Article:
The Speech is disturbing because it shows the paranoid, millenarian side of American conservatism, unleavened by Reagan’s Main Street sunniness. But it is also disturbing because it presents that right-wing vision in its pure form, unsullied by history. The Speech predates Reagan’s entry into the world of politics, with its compromises and accommodations. As president, Reagan ended up backing away from some of his most cherished ideals. He raised taxes, reached agreement with the Communists, folded his cards in the face of terrorism, increased the federal deficit, and expanded the federal government. Reagan never abandoned his rhetoric of good versus evil, but it turned out not to apply to the real world. The Speech allows us to imagine an alternative Reaganist future, in which he lives up to his words—a world where he really does bomb the Soviet Union, get rid of Social Security, and end the progressive income tax. The Speech is a kind of distillation of Reagan’s Platonic right-wing essence. Like Keats’s Grecian Urn, it freezes him, an immortal figure from a strange, lost part of the American id, eternally raging against communism, big government, and liberal traitors.

That future never happened, but Americans think it did. That’s one reason that New Right conservatism continues to wield a disproportionate influence in American life. But the other reason has to do with the inchoate anxieties, wishes, and fears to which The Speech appealed then, and to which the dream it spoke for appeals today.

The Speech tapped into the primordial American myth: untrammeled individuality. There must be a territory for Huck Finn to light out to, a promised land where authority—or government—does not reach. In this always-beckoning frontier, all the hindrances that drag Americans down are left behind. Businessmen can run their businesses as they like, free from the plague of do-gooder bureaucrats. White people need not carry the spurious cross of racial guilt. Unruly and ungrateful minorities—pinkos and softies and degenerates and pointy-heads and uppity women— are shown their place. Above all, the profoundly destabilizing specter of relativism, of compromise, of moral ambiguity, is banished. No longer need Americans accommodate themselves to evil. A divine certainty stretches from sea to shining sea.

This is as much a metaphysical wish as it is a political platform. It is a sermon as much as a speech. And it is in the gap between those two things—the space between the dream of absolute freedom and the reality of a fallen world—that America forever stumbles

What happened around the middle of last century that caused such insanity? How did the entire political system get flipped on it’s head?

Reagan was the first great neocon. The necons were the progressive liberals who became disenchanted with the New Deal and so became cynical-minded progressive conservatives. Looking back, it all seems very strange. The working class was smashed under the heel of corporate power and corporations gained a stranglehold on Washington politics. The American idealism was turned into a dark dream of power for the ruling elite. A movie actor and corporate spokesperson was elected president and he spun inspiring propaganda.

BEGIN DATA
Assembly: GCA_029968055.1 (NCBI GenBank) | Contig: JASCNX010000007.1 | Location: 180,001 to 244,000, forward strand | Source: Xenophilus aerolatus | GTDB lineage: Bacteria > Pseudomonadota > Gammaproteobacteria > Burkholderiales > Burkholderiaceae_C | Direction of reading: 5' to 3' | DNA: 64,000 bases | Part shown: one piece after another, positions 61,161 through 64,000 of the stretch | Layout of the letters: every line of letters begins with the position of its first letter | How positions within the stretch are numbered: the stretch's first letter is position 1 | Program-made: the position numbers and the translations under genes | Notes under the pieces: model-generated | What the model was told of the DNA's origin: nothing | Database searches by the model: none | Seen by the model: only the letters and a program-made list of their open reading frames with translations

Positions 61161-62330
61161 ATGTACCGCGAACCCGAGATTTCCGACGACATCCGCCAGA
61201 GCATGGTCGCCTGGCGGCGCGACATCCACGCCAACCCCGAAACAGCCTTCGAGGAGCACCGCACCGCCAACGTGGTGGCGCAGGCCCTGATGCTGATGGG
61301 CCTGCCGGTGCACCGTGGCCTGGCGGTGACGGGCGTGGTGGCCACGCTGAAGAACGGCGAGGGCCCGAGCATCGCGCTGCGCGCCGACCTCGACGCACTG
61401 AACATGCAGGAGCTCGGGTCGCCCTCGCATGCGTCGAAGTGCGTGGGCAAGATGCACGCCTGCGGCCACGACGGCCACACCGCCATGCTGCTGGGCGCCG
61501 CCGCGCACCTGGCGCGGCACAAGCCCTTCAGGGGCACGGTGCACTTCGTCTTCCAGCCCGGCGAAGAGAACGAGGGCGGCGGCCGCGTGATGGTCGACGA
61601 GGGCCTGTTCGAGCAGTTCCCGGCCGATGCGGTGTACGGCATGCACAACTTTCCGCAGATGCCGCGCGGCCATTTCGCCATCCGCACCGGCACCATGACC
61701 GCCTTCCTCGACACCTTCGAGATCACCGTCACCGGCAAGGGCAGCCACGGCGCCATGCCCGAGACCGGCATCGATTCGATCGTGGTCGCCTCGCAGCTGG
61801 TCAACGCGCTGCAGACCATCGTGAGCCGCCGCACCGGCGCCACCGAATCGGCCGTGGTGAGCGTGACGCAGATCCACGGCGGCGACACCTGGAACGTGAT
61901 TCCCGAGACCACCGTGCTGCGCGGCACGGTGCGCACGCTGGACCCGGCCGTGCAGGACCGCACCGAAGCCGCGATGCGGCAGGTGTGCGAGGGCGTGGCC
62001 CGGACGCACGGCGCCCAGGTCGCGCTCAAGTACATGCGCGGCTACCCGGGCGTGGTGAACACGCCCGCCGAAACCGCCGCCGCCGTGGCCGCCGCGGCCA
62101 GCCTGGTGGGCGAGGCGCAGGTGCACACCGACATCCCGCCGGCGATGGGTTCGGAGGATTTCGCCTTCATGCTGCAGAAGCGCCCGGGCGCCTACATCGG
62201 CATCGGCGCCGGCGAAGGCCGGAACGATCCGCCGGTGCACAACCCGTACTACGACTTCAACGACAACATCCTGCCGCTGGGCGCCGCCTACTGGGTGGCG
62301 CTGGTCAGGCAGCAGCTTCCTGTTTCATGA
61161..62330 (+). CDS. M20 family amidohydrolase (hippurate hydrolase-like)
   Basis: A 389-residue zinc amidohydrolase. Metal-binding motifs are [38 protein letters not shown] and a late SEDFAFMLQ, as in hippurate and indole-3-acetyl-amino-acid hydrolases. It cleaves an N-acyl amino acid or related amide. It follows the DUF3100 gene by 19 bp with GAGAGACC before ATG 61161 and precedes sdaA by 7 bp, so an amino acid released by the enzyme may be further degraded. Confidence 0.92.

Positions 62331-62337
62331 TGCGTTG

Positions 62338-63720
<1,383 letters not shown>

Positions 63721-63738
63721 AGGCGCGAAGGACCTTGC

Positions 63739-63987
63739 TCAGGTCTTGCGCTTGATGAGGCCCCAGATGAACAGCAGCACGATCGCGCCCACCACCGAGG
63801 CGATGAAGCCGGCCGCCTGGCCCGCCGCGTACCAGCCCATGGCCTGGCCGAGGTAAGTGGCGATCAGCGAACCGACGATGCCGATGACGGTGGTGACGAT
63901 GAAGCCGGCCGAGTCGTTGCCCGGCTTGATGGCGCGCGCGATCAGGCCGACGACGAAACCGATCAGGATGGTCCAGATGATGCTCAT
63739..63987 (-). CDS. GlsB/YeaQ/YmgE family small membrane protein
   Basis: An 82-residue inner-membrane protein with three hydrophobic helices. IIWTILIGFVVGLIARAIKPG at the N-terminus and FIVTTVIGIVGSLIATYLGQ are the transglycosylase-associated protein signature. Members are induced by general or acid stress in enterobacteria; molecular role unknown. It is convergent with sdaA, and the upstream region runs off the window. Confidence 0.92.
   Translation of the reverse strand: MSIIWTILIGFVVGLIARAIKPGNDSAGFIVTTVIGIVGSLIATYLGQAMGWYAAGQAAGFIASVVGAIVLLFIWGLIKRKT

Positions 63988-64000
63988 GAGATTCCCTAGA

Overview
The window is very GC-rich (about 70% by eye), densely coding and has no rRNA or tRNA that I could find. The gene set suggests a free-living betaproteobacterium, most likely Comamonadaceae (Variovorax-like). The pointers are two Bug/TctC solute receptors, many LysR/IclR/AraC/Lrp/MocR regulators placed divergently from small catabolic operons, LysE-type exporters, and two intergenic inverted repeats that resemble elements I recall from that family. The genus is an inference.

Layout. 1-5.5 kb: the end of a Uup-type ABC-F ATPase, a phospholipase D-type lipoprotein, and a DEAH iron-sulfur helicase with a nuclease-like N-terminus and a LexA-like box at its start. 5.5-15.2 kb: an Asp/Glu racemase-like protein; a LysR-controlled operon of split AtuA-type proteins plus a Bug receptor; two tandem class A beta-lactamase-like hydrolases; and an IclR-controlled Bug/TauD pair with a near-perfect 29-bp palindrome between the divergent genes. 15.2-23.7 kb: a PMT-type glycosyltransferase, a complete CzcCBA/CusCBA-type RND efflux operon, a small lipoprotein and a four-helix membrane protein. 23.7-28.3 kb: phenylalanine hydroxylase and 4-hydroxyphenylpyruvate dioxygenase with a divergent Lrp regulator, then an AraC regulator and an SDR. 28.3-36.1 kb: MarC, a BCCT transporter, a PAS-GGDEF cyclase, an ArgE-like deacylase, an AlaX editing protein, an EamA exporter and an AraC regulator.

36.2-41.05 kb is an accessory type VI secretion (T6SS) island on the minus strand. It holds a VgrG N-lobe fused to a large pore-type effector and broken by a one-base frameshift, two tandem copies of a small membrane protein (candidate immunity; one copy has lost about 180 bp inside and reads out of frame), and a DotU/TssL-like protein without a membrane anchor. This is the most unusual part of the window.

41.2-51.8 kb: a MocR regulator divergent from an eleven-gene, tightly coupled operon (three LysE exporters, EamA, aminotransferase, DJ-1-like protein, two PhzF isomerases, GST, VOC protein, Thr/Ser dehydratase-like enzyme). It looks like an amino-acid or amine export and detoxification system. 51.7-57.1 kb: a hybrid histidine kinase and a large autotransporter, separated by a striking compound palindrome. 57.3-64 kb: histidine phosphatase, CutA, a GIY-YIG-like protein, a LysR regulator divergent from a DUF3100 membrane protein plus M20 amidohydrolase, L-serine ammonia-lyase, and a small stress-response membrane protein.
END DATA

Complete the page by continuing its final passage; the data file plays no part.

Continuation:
Sadly, there was disconnect between rhetoric and reality. Reagan preached values ideology and free market rhetoric. Government was part of the problem, Reagan told Americans. What Reagan gave Americans was a permanent deficit, an even stronger military-industrial complex, decreasing wages, shrinking middle class, outsourcing of good manufacturing jobs, and a growing wealth disparity.

Eventually, Americans elect George W. Bush who campaigned on the same Reagan neocon vision and gave America the same failures. After Bush is out of office, the Tea Party is taken over by people once again selling the same message of values ideology and fiscal responsibility. More of the same. Endlessly, more of the same. Libertarian Goldwater led to neocon Reagan. Ron Paul libertarians led to the Tea Party. It’s the same pattern repeating. Why? What does it all mean? And why don’t the American people see through the charade?

Libertarians: Privilege & Partisanship

Here are two blog posts that connect. They’re about some of the problems and limitations of the present conservative-leaning libertarian world view. I entirely agree.


At the above link, the blogger is responding to these articles:



And he responds with this commentary:

. . . libertarianism – as a political movement – is overwhelmingly white and male.  We tend to think of the racial composition of a political movement as just having electoral consequences, but it also has a profound effect on the core ideology of said movement.  At the risk of oversimplifying a bit, marginalized voices – racial and ethnic minorities, women, gays, etc. – are overrepresented among liberals and as such, the left that has been forced to grapple with the issues and concerns of marginalized communities in such a way as to make liberalism better equipped to deal with these issues.

It seems that insofar that libertarians experience oppression or constraints on their liberty, it is through the actions of the state rather than through culture, which makes sense. Libertarians are overwhelmingly white and male, and in a culture which highly values whiteness and maleness, they will face relatively fewer overt cultural constraints on their behavior than their more marginalized fellow-travelers.  Or in other words, a fair number of libertarians are operating with a good deal of unexamined privilege, and it’s this, along with the extremely small number of women and minorities who operate within the libertarian framework, which makes grappling with cultural sources of oppression really hard for libertarians.  After all – socially speaking – being a white guy in the United States isn’t exactly hard and that’s doubly true if you are well off.